Week 47 – VA NEPHRON-D

“Combined Angiotensin Inhibition for the Treatment of Diabetic Nephropathy”

by the Veterans Affairs Nephropathy in Diabetes (VA NEPHRON-D) Investigators

N Engl J Med. 2013 Nov 14;369(20):1892-903. [free full text]

Inhibition of the renin-angiotensin-aldosterone system (RAAS) decreases the progression of proteinuric kidney disease, such as diabetic nephropathy. Prior studies have demonstrated that the greater the proteinuria is reduced by RAAS inhibition, the slower the further loss of GFR. Therefore, it had been hypothesized that combination RAAS inhibition with both an ACEi and an ARB in diabetic kidney disease would reduce the rate of renal decline and incidence of ESRD. The investigators of the VA NEPHRON-D trial hypothesized that “the benefit in slowing the progression of kidney disease would outweigh the risks of hyperkalemia and AKI associated with more intensive blockade of the RAAS.”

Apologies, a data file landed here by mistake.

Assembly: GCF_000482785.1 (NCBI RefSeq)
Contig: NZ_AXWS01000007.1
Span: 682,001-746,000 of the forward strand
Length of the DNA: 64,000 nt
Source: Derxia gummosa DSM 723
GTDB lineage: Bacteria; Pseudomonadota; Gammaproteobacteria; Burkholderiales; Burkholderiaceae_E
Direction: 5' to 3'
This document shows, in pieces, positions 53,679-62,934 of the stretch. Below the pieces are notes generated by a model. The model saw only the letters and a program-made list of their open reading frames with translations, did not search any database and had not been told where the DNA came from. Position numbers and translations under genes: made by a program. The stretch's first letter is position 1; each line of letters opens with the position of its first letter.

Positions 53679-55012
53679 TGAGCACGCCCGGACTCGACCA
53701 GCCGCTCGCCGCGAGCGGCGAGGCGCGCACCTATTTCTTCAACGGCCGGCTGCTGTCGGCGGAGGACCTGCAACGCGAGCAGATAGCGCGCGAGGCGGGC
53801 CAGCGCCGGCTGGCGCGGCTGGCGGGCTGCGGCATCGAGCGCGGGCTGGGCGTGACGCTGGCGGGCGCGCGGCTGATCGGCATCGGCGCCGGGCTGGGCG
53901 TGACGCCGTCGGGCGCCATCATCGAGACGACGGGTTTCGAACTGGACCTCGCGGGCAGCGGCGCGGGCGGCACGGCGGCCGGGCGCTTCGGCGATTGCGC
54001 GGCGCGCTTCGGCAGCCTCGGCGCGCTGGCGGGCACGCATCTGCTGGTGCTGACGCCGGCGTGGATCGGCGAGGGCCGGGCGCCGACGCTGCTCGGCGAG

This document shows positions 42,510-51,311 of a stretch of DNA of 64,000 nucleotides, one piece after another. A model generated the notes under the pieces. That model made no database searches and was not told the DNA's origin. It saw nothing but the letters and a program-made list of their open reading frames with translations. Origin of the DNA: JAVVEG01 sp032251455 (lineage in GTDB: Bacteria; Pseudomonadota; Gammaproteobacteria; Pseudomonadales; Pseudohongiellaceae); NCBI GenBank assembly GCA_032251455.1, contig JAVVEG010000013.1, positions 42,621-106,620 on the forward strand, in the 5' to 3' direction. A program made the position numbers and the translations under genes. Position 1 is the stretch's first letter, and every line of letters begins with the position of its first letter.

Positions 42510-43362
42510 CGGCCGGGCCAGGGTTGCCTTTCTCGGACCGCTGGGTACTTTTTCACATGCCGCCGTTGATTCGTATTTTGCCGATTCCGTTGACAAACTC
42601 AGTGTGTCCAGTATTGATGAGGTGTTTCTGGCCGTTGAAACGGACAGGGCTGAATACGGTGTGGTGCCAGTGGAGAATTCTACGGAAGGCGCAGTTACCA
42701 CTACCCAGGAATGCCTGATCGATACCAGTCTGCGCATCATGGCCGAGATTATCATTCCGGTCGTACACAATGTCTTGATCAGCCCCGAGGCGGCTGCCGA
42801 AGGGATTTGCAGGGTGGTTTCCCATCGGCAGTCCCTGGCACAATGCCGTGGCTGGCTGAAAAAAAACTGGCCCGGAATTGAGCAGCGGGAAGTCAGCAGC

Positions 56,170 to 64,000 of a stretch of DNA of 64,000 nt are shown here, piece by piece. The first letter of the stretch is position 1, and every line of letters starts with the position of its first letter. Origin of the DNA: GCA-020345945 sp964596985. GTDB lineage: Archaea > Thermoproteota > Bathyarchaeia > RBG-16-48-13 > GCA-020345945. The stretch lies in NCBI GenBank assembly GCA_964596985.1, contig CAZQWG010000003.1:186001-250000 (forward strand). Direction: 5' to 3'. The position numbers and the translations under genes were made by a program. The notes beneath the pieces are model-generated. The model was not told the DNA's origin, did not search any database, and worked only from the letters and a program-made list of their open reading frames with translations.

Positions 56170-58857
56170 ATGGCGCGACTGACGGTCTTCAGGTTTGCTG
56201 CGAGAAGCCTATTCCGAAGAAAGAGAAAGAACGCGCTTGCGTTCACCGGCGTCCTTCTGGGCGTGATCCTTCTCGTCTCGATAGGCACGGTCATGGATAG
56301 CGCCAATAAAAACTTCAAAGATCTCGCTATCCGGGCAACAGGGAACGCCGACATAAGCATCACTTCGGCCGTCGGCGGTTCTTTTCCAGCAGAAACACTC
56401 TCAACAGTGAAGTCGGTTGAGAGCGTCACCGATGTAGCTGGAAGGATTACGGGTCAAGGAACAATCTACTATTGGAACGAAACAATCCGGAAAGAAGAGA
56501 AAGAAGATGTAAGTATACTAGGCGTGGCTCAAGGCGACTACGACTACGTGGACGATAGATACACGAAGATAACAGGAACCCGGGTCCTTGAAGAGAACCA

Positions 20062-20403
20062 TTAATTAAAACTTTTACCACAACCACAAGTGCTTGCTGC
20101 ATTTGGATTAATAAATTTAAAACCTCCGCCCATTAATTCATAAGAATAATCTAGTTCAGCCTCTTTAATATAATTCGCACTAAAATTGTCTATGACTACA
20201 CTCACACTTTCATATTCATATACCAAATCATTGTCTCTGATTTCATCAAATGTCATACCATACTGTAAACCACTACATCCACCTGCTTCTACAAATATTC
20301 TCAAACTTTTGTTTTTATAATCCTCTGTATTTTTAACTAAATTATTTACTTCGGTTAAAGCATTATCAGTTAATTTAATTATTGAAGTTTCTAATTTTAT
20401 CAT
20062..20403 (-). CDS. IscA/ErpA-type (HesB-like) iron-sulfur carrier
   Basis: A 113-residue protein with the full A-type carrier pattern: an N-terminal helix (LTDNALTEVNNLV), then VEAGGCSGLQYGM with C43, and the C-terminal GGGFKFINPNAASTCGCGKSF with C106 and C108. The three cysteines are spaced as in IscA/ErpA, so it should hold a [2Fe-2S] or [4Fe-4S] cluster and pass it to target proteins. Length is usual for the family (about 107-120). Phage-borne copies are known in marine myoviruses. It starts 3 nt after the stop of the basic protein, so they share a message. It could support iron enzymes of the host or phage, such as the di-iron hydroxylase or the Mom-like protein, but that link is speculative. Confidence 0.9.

Population: US veterans with T2DM, eGFR 30.0-89.9 ml/min, and urinary albumin/Cr ratio ≥ 300

Notable exclusion criteria: nondiabetic kidney disease, K > 5.5, current treatment with sodium polystyrene sulfonate (Kayexalate)

Intervention: losartan 100mg PO daily and lisinopril 10mg, uptitrated q2 weeks to 20mg and then 40mg, respectively, as tolerated (meaning no hyperkalemia or Cr rise > 30%)

Comparison: losartan 100mg PO daily and placebo, uptitrated q2 weeks as tolerated

(Note: prior to randomization, there was a run-in period with uptitration to target dose of losartan to ensure hyperkalemia did not develop prior to initiating the study drug.)

Primary – time to first occurrence of composite endpoint of decline in eGFR (≥ 30 ml/min if baseline eGFR ≥60 ml/min, or relative decrease of ≥ 50% if baseline eGFR < 60 ml/min), ESRD, or death

Secondary, selected:

  • first occurrence of decline in eGFR or ESRD
  • ESRD
  • cardiovascular events (MI, stroke, or hospitalization for CHF)
  • all-cause mortality
  • hyperkalemia (> 6, or requiring ED visit/hospitalization/dialysis)